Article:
American Economic History
A Dictionary and Chronology
by James S. Olson and Abraham O. Mendoza
April 2015, 695pp, 7 x 10
1 volume, Greenwood

Hardcover: 978-1-61069-697-5
$108, £84, 94€, A148
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eBook Available: 978-1-61069-698-2
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Economics was a key factor in the development of America’s two-party system.

Covering figures, events, policies, and organizations, this comprehensive reference tool enhances readers' appreciation of the role economics has played in U.S. history since 1776.

A study of the U.S. economy is important to understanding U.S. politics, society, and culture. To make that study easier, this dictionary offers concise essays on more than 1,200 economics-related topics. Entries cover a broad array of pivotal information on historical events, legislation, economic terms, labor unions, inventions, interest groups, elections, court cases, economic policies and philosophies, economic institutions, and global processes. Economics-focused biographies and company profiles are featured as sidebars, and the work also includes both a chronology of major events in U.S. economic history and a selective bibliography.

Encompassing U.S. history since 1776 with an emphasis on recent decades, entries range from topics related to the early economic formation of the republic to those that explore economic aspects of information technology in the 21st century. The work is written to be clearly understood by upper-level high school students, but offers sufficient depth to appeal to undergraduates. In addition, the general public will be attracted by informative discussions of everything from clean energy to what keeps interest rates low.


  • Emphasizes an understanding of economics rather than of history that happens to touch on an economic event
  • Opens with an overview that succinctly outlines U.S. economic history, preparing the reader to better understand and use the dictionary entries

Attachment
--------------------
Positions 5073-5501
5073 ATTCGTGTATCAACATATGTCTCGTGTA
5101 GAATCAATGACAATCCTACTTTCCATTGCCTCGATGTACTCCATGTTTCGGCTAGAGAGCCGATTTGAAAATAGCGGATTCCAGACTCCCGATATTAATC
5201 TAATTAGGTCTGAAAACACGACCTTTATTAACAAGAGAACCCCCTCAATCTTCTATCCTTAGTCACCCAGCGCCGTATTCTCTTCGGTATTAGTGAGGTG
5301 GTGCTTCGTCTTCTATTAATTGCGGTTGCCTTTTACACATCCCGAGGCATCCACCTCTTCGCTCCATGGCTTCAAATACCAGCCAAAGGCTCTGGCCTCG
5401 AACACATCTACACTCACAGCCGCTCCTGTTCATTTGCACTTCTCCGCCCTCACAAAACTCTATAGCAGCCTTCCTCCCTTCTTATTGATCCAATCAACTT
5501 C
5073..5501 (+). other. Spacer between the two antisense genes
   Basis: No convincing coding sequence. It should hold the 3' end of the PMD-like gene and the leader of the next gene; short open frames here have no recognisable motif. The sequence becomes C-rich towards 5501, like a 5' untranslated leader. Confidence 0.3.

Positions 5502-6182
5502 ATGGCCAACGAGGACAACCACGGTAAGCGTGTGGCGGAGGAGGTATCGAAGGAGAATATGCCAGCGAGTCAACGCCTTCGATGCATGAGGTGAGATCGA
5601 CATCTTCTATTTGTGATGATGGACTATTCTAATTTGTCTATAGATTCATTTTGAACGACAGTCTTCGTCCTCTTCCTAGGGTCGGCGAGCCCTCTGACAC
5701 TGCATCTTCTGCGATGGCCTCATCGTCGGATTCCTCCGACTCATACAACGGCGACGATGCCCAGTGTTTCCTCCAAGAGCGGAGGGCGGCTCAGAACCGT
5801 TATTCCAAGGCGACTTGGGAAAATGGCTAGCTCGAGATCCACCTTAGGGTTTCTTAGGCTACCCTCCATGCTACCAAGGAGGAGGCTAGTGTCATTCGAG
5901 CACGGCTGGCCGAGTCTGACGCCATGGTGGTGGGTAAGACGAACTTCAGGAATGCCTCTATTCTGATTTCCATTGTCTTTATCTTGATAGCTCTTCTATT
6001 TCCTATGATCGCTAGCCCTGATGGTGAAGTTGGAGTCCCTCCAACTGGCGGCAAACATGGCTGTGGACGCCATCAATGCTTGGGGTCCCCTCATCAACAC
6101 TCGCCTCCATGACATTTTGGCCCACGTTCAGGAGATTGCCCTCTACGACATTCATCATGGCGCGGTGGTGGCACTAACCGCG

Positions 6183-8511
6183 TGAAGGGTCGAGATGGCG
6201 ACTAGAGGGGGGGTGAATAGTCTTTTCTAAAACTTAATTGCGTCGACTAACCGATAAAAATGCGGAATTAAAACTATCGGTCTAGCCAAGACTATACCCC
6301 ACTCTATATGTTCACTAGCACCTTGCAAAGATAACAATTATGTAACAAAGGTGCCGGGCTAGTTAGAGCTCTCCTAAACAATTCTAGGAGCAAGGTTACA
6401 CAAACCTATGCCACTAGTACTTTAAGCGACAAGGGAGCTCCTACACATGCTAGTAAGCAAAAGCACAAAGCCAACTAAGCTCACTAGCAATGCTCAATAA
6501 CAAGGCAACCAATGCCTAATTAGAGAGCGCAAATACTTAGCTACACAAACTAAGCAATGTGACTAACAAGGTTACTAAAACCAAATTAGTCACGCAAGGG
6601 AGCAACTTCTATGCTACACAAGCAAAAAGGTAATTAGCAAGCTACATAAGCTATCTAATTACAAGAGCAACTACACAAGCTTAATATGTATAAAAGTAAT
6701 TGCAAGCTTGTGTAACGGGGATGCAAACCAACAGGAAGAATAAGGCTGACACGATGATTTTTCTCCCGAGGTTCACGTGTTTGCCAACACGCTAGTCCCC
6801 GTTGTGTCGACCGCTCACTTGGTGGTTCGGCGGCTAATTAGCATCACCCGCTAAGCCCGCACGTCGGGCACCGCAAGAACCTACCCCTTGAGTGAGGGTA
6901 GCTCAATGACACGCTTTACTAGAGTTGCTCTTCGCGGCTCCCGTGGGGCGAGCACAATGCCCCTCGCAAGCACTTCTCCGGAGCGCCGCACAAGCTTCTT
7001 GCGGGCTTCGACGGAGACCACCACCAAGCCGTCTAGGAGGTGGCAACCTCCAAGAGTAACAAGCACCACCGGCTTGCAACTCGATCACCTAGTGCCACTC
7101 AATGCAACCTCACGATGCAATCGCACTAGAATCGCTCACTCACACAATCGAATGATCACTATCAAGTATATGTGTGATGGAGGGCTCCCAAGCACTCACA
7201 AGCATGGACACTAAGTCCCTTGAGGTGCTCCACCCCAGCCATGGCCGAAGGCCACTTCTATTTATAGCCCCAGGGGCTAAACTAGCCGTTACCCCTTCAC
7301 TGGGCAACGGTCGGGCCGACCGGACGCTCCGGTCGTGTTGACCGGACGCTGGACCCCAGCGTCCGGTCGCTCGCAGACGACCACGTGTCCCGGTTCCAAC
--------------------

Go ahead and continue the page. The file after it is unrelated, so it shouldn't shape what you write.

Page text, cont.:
• Provides comprehensive, integrated backgrounds on the most important innovations in U.S. economic history
  • Gives readers a full picture of economic developments in the new economy by covering subjects such as the growth of Silicon Valley during the information revolution of the late 20th and early 21st centuries
  • Ties people, places, and issues to innovations, helping students put technological change into a broader context
James S. Olson is Distinguished Professor of History at Sam Houston State University, Huntsville, TX. He is the recipient of the university's Excellence in Teaching Award and Excellence in Research Award. In 2004, the Council for the Advancement of Education and the Carnegie Endowment for Education named him "Professor of the Year, Texas, for Excellence in Undergraduate Teaching." He is the author, coauthor, editor, or coeditor of more than 30 books, including The Ethnic Dimension in American History; Saving Capitalism: The Reconstruction Finance Corporation and the New Deal, 1933–1940; Catholic Immigrants in America; Winning is the Only Thing: Sports in America Since 1945; Where the Domino Fell: America and Vietnam, 1945 to 1990; and John Wayne American, which won the Ray and Pat Brown National Book Award from the Popular Culture Association. His book A Line in the Sand: The Alamo in Blood and Memory won the Diolece Parmelee Award from the Texas Historical Foundation. His most recent book, Bathsheba's Breast: Women, Cancer, and History, was nominated for the Pulitzer Prize in History, won the 2002 History of Science Category Award from the Association of American Publishers, and was recognized by the Los Angeles Times as one of the best nonfiction books in America for 2002.

Abraham O. Mendoza completed his bachelor's degree in history at California Polytechnic State University in 2003 and his master's degree in history at San Francisco State University in 2005. He also undertook further graduate study in history at the University of California, Santa Barbara. His fields of specialized study include modern European history, modern German history, U.S. history, Holocaust and comparative genocide studies, world history, and war studies.


"The short, clear articles make this an attractive addition to most libraries with a focus on social science, history, or economics."—Booklist, October 1, 2015

"This useful resource is a solid addition to all library collections. Summing Up: Recommended. All libraries/levels."—Choice, March 1, 2016
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